Unclear under this articulation of the case is where Dr. Suzanne Parisian's testimony fits. Plaintiff has offered Dr. Parisian as a "regulatory expert to opine on regulatory and labeling issues . . . to testify on these issues under federal law." Her 120-page report discusses: (1) the "role, process and functions" of the FDA and the responsibilities of pharmaceutical drug sponsors within the FDA's regulatory framework; (2) defendant's conduct regarding the FDA's approval process for Zometa, and its predecessor, Aredia; (3) defendant's investigation and interactions with the FDA; and (4) defendant's communication of ONJ's risks to health care providers. Describing her role in this litigation, Dr. Parisian stated that, "I'm here not as . . . the expert in Aredia and Zometa. I am here as the expert on FDA issues involving Aredia and Zometa."
As both she and plaintiff's counsel articulate it, most of her testimony is irrelevant to the present action. See Fed. R. Evid. 402; see also Daubert, 509 U.S. at 597 (holding that Rule 702 of the Rules of Evidence requires the Court to ensure that the expert's testimony is not only reliable but also "relevant to the task at hand"). Plaintiff has not asserted a federal claim for violating FDA regulations and fails to mention them anywhere in her pleading. Even her opposition to defendant's motion for summary judgment before the MDL Court failed to raise the regulations to suggest that they informed her state law claim. See Restatement (Third) of Torts: Products Liability § 4(b).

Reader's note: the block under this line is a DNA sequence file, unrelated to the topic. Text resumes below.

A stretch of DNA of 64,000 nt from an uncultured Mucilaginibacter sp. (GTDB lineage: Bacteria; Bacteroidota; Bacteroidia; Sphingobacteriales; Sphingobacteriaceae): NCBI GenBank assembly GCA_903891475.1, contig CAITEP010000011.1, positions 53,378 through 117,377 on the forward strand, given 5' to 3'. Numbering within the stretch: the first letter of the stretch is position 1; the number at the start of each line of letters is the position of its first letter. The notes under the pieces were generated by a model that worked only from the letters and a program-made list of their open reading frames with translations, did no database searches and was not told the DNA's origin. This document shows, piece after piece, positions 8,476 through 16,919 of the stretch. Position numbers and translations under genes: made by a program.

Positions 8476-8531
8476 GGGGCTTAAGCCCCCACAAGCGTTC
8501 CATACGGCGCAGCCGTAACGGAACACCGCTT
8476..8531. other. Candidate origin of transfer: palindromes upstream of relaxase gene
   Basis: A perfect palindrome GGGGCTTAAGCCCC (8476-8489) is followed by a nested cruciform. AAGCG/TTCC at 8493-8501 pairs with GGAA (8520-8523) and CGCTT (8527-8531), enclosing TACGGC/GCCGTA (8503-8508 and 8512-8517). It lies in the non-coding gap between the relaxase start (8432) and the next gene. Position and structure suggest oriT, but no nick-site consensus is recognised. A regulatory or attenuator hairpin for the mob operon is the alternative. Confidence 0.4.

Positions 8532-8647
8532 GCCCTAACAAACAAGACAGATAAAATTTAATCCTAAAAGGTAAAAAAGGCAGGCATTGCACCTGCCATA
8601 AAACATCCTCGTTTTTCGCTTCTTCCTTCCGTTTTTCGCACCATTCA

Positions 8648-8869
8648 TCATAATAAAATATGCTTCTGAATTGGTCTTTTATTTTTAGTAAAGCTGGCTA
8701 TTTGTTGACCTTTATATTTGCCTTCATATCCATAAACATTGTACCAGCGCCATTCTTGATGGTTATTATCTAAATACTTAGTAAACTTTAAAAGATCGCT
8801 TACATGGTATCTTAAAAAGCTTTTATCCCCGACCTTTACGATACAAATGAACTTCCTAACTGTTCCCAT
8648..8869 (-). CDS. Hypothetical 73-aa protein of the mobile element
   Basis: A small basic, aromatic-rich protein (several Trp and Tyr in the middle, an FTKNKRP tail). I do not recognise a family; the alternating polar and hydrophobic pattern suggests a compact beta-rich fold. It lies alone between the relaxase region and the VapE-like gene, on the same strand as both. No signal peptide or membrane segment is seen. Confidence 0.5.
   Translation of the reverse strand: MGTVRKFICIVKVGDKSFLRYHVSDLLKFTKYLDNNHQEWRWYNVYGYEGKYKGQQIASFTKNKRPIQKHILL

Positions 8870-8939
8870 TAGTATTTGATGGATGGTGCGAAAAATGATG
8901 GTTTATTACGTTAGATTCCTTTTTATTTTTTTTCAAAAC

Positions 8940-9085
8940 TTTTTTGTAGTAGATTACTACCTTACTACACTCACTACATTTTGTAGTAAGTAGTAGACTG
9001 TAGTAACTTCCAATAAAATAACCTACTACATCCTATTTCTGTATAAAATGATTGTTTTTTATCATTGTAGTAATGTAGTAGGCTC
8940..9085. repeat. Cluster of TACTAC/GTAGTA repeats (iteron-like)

More importantly, the JPTO -- describing the claim in common law terms only -- makes no such disclosure, and at the Conference, plaintiff's counsel declined the Court's invitation to identify an FDA regulation that required certain information to have been on Zometa's label that would bear on plaintiff's common law claims. Counsel only confirmed that plaintiff is "not claiming there is some per se violation of the regulations;" that defendant's duty to warn comes exclusively from the common law; and that in fact he would prefer to keep federal law out of the case but feels compelled to include an expert on the regulations because one of the defenses seems to be compliance with the FDA.*fn1